Why Writer's Block can Be A Good Thing

Check out these tools I use to lift the fog.

2/5/20234 min read

Writing block? Yeah, it happens. But I often look at it as more of a challenge. Can’t think of something exciting to happen next?

Perfect timing.

I needed to get to know my characters better anyway. I find that writer’s block is actually beneficial for my writing.

My number one favorite way to break writer’s block is through character backstory. The next time you are ready to bang your head on the desk or your laptop, I want you to try my favorite method. A Character journal.

1. Character Journals

Character journals are the best way to get to know my character better and bring more juicy details to my story. It's usually where I get 90% of the conflict in my story.

I usually pick a random character in my story and start writing their prequel. What happened to them before your whole story started? What were they doing the day or the night before? Who were they with?

Or, I pick two characters. I write about their first encounter or a fight they had. Or maybe how the two characters' parents met. It connects my story on a deeper level each time I start one of these journals.

It is unbelievable the amount of information I come up with writing in these journals. Truthfully, it is probably something I should do during the outlining phase of my novel, but ideas don’t seem to be running through my head until I have had some tension and obstacles in my story.

2. Murphy’s Law

My number two writer’s-block-fighter: Murphy’s Law. I pull up a new file in Scrivener and literally list out the worst possible things that could happen next. Sometime, character by character.

Then I list out the best things that could happen. It’s amazing how ideas start to flow. The more dramatic, the better. Not every situation calls for that level of drama, but it always gets me thinking.

Also another awesome time to pull out one of my favorite books, The Conflict Thesaurus, by Angela Ackerman and Becca Puglisi. Their books are a gold mine for authors and they hold a trove of treasures!

An example: Hmm, the worst thing that could happen. The guy loses his job. Then what happens? If I flip open my book, The Conflict Thesaurus, it gives me examples, minor complications, potentially disastrous complications, resulting emotions, etc, etc. All from losing a job!

Side note: These ladies actually have 10 different thesauruses published out there, all the ones I have used are fantastic. My fave-The Emotion Thesaurus! You can check them out on Amazon here.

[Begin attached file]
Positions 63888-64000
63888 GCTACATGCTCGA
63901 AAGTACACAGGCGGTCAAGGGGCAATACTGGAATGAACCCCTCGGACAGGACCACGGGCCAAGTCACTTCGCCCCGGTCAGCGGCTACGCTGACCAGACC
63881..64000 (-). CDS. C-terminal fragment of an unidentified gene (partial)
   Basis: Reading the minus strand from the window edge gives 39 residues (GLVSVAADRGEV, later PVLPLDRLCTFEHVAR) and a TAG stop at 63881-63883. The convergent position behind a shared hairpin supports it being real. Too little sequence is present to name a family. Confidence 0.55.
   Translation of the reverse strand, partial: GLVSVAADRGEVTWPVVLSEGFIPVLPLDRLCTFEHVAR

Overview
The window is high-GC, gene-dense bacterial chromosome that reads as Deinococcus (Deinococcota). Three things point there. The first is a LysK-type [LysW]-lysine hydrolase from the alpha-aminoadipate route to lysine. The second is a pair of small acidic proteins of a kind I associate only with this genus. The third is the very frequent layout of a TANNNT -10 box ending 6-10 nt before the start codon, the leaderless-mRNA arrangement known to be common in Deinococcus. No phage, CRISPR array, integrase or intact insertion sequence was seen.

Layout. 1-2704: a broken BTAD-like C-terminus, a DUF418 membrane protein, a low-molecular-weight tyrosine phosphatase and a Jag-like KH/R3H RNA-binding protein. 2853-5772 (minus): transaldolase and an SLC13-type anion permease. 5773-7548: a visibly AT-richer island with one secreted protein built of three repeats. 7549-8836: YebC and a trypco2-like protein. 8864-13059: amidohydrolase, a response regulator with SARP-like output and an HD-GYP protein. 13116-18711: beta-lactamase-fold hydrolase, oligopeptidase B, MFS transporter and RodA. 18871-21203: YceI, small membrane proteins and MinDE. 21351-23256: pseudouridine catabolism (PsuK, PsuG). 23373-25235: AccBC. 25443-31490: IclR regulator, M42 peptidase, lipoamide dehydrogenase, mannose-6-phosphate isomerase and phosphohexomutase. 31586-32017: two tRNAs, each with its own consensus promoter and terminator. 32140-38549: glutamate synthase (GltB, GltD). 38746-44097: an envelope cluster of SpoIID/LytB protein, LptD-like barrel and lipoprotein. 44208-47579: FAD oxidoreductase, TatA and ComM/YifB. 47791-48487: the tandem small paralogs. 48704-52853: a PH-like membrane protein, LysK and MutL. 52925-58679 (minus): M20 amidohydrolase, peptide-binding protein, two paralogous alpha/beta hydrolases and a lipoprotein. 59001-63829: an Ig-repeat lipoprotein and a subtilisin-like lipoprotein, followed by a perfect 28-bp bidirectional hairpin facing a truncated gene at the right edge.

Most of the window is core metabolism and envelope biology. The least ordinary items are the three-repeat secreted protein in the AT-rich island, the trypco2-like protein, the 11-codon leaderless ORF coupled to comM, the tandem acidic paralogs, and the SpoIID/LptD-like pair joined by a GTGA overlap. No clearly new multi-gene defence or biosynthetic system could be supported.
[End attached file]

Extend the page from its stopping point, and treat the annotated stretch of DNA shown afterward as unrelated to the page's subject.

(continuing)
3. Read Anything

Read a book! Yeah, yeah, I know everyone says this, but it does help. It doesn’t even have to be the same genre as you are writing in. I cannot describe how my writing has improved since jumping on the Kindle Unlimited bandwagon.

I am probably far more critical of other authors now, as well. Sometimes, I will read a piece and think, “Wow, I’ll never write like that.” See? Incredibly beneficial to my writing.

4. TV

This one I may get smacked on the back of the head for, but it’s true. Watch TV. Preferably a show in that genre. I write mainly fantasy, and I cannot tell you how many good ideas I get from a good Stargate episode or the sci-fi fantasy cartoons my child watches all day long.

I don’t care what anybody says. For me, TV works! (Sorry Mom!)

5. Brain dump

Have a Brain Dump! My husband would often receives text from me while he was no doubt walking around a train yard, doing his job. I’m sure he would read it and shake his head.

When you are stuck, nothing is flowing, and even character journals aren’t helping, it’s officially time for a brain dump. Or, heck, do the brain dump first.

Unload it all. Describe your story and what is going on to someone who will listen. Tell them where it stopped, tell them how great it was going, just talk about the story.

My husband is a great listener, and sometimes just him asking questions about my story was enough to kick my brain into action. Sometimes that’s all we need. Questions.

He likes to play the devil’s advocate a bit. You know, he’ll say, “Wait—if this happens, then how did this happen?” He’ll totally stump me. #Facepalm!

Why didn’t I notice that? Just talking and going back through the story is sometimes all it takes. Ask someone what they like. What they don’t like. What they thought was going to happen.

JUST TALK. Talk to a friend, the dog, the baby—anyone who will listen!

6. Rework

Though this one is my least favorite, it is sometimes the most effective. When I am truly stumped, and nothing is helping. I go back to the place in the story where I got stuck.

Then I backtrack.

Usually I find there is a spot in the story where I started to feeling kind of ‘eh’ about it. So I’ll start there. Rework it. Cut the last chapter, or two, or paragraph. ALWAYS save those deleted scenes. I have a file in Scrivener for that purpose.

Even thought it is a complete drag, when I do it, it usually livens up my story. I can always tell where I started to go downhill in a manuscript—and that is the point you need to find. Where things went sour. Rework it, folks!

Well, there it is! Six of my favorite things to do when I get writer’s block—and truthfully, sometimes I’m glad they happened! Things like character journal, brain dumps, and reworking scenes can take time, but they have been super for my writing skills.

I am a firm believer that everything happens for a reason. So if I am stuck in a story it means I need to dig a little deeper.

Fantastic things can happen when you are forced to stretch your mind for some ideas!

Happy Writing!


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